Review: The Syndicate by Sophie Davis

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May 11, 2016 by Zoë

The Syndicate by Sophie Davis is set in the 2400’s and deals with illegal time travel technology. Stassi is part of an underground organization that travels back in time to acquire artifacts for their wealthy clients. She and her partner Gaige are sent to 1920’s Paris in order to acquire the manuscript of a book that has been lost in time. However, once they’ve arrived, they find that they must also investigate a series of mysterious and gruesome murders.

The premise to this book is so good. Time travel, thieving, secrets. Unfortunately, it did not meet my expectations. First of all, the characters constantly make references to pop culture that was popular at least 400 years before they were born. No references are made to anything closer to their time except for a remake of The Great Gatsby. Along with this, they also talk like they’re teenagers from the 21st century. Even worse, they do this no matter what time period they’re in. So that’s not so great in terms of believable world building.

Secondly, the plotting just isn’t executed very well. First of all, all the important clues are spoon-fed to the reader. This felt ominous, that felt ominous, everything is ominous. There isn’t any room left for the reader to infer things for him or herself.

Despite this heavy-handedness, the plot is also not very good. The book drags significantly and feels like it should have been shorter. The mystery subplot, which I found the most interesting, was very, very badly executed.


In a good mystery, the villain is someone you’ve met before. Maybe it’s only the bellboy or the person who helps you after you come back to the present day from the past. Maybe it’s your partner. It doesn’t matter much who it is, but it needs to be someone who the reader has seen before so that the reader feels a sense of satisfaction when the reveal happens.

Yeah, that didn’t happen. Don’t bother trying to figure out who the murderer is because it’s a random.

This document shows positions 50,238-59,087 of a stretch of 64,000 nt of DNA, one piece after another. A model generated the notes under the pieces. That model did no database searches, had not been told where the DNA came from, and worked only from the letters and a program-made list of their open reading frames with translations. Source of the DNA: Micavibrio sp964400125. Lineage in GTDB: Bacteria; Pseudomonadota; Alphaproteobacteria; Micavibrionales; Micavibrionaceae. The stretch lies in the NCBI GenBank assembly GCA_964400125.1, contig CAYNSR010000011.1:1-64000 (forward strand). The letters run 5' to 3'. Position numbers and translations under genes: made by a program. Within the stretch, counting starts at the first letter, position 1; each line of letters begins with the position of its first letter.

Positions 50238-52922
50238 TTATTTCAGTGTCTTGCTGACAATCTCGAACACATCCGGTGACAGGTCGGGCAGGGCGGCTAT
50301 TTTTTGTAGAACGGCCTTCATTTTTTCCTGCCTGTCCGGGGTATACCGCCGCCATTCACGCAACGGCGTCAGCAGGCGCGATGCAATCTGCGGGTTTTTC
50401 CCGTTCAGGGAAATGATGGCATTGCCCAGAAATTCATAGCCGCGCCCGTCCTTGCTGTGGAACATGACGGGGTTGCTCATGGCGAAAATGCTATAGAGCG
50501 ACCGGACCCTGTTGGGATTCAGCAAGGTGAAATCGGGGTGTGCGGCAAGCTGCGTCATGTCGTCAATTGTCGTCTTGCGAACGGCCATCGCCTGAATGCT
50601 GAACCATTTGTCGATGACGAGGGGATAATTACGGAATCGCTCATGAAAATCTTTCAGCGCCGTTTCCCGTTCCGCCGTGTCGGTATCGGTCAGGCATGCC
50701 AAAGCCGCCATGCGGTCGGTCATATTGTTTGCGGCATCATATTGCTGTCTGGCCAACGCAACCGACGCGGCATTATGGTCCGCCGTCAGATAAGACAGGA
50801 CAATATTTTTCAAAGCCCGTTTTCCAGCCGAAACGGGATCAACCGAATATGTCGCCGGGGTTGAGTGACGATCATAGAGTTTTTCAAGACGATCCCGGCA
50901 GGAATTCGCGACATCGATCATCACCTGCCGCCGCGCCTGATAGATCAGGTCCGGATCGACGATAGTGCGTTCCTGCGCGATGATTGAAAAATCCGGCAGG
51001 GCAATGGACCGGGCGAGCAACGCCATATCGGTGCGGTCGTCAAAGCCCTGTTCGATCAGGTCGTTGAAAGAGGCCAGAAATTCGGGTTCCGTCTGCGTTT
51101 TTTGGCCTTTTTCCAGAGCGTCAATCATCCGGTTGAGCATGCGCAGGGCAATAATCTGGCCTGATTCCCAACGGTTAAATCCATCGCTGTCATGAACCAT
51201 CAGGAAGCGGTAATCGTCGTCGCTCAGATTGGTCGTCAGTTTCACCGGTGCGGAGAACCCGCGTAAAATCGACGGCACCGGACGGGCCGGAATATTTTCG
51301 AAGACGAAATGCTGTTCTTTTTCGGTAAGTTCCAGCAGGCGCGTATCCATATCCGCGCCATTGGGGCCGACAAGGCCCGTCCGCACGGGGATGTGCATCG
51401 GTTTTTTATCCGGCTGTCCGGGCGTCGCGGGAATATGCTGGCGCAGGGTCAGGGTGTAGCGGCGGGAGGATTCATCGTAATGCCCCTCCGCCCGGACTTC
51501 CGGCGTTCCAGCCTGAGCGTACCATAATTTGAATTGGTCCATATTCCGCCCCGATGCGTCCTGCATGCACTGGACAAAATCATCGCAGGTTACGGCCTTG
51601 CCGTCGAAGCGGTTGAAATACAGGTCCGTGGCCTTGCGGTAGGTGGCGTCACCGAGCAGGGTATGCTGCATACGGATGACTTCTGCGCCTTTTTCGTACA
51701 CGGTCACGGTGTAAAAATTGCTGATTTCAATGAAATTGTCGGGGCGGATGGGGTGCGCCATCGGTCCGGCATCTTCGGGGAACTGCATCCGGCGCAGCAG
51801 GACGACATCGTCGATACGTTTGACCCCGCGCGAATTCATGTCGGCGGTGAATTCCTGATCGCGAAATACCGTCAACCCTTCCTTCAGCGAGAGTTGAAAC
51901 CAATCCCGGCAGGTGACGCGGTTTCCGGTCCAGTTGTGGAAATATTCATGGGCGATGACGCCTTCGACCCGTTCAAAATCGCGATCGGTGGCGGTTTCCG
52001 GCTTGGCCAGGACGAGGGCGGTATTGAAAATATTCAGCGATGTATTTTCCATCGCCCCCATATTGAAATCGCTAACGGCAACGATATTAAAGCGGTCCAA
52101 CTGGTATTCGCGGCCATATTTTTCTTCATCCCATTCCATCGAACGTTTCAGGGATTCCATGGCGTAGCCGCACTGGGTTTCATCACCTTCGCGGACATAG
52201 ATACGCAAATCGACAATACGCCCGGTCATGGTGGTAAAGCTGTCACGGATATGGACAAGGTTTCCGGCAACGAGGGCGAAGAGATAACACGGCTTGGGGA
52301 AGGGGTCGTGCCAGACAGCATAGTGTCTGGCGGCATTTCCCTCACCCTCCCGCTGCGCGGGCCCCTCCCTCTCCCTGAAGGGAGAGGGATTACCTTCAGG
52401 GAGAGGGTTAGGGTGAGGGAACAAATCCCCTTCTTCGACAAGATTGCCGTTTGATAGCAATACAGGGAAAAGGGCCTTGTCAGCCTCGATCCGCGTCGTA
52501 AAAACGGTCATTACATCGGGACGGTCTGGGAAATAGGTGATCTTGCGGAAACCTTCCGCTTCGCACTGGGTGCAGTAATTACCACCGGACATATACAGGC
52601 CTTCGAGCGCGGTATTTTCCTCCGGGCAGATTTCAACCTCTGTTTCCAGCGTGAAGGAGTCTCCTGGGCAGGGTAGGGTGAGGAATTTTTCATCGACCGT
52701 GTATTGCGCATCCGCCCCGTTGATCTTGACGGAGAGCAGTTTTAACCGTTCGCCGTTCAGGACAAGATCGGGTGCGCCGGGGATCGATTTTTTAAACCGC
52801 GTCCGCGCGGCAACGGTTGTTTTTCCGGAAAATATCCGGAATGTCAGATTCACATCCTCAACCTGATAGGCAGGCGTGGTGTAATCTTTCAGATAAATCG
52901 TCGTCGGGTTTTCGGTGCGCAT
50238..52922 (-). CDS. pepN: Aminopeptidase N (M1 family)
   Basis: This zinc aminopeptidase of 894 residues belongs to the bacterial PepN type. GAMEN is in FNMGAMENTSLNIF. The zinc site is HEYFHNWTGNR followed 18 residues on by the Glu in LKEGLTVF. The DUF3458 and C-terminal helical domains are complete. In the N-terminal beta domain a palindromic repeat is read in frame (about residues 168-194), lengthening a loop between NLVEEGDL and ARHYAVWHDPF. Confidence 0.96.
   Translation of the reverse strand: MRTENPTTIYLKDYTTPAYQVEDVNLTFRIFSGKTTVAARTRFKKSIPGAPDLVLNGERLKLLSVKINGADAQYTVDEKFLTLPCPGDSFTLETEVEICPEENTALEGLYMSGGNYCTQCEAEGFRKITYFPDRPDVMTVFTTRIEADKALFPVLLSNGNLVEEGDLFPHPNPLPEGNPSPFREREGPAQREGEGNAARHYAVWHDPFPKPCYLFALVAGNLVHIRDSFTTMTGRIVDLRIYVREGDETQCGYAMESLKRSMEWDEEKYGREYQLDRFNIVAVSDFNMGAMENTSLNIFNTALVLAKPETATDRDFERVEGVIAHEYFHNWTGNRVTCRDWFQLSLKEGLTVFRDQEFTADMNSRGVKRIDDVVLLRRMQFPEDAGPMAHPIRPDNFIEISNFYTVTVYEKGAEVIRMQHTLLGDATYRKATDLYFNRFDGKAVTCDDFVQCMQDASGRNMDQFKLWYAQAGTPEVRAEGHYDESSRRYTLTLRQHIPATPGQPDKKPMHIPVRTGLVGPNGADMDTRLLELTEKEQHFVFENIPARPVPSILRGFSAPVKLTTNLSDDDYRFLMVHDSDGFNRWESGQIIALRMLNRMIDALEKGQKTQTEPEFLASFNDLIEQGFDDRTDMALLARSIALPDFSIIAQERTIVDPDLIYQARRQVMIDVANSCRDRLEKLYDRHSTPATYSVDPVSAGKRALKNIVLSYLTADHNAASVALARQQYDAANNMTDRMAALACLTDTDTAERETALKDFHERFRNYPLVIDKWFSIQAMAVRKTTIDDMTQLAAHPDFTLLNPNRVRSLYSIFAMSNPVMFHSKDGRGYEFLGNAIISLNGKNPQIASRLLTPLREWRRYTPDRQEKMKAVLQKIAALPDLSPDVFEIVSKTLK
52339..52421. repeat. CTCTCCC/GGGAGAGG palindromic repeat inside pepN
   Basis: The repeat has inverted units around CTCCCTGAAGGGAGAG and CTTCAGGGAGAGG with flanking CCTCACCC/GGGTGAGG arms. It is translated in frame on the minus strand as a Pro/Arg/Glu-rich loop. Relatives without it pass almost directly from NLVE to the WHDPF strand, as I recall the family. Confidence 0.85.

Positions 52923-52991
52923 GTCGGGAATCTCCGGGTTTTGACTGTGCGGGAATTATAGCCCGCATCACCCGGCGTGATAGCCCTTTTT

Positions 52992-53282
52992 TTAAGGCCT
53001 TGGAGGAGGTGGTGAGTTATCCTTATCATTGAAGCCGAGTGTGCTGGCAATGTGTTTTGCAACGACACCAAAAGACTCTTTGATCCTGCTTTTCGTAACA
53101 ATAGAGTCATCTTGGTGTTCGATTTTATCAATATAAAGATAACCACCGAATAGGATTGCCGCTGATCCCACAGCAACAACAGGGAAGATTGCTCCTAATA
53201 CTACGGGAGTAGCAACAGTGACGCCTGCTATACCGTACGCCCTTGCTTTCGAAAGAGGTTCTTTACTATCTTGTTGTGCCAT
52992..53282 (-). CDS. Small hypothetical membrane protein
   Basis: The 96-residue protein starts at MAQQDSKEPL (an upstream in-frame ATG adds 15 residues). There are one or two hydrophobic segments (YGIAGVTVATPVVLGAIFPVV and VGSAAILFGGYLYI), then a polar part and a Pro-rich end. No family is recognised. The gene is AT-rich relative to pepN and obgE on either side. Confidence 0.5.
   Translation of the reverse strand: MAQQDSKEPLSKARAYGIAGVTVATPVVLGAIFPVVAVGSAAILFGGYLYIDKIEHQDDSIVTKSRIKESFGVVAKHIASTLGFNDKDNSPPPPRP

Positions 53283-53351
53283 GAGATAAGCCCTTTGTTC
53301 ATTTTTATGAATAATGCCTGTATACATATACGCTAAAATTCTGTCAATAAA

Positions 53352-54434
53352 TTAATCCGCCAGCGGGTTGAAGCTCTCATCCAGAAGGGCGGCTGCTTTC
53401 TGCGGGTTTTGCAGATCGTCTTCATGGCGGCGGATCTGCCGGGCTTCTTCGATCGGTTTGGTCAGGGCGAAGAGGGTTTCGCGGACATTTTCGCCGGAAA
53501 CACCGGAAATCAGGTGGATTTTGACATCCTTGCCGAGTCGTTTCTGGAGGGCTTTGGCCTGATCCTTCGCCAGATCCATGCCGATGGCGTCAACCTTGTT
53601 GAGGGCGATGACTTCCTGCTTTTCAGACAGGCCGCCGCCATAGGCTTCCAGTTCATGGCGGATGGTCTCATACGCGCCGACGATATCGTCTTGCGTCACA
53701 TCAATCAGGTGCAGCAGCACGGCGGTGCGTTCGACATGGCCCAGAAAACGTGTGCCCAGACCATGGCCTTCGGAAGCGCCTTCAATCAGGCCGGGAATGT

Spoilers finished

My final two complaints are pretty minor compared to the major issues I had with the plot. First of all, there was a bit of instalove. Stassi didn’t seem to be very serious about her job and very quickly lets her feelings get the better of her. Though it’s also very unclear why she has these feelings. This is an obvious set-up for the rest of the series, but I’ll let you seek out the answers in those books on your own–I won’t be reading them.

Secondly–and this seems to be a trend in YA fiction in general–there’s a long passage where Stassi describes all of the beautiful clothing she’s going to wear and then hastens to add that she’s not actually that into fashion and it’s not really her thing. I think this trend is partially a clumsy attempt on the authors’ part to add more detail and also an attempt to portray the main character as relatable to readers. It doesn’t read as relatable to me, though; it just makes me think the narrator isn’t very self-aware.

Anyway, this book probably will appeal to some people (and has several good reviews on Goodreads), but it really wasn’t my thing. I want a better constructed plot and I want a main character who isn’t quite so distractible.

“This is why you came to Paris. This is why you dragged Gaige on this run from hell. Answers.”

I received an electronic copy of this book through NetGalley.



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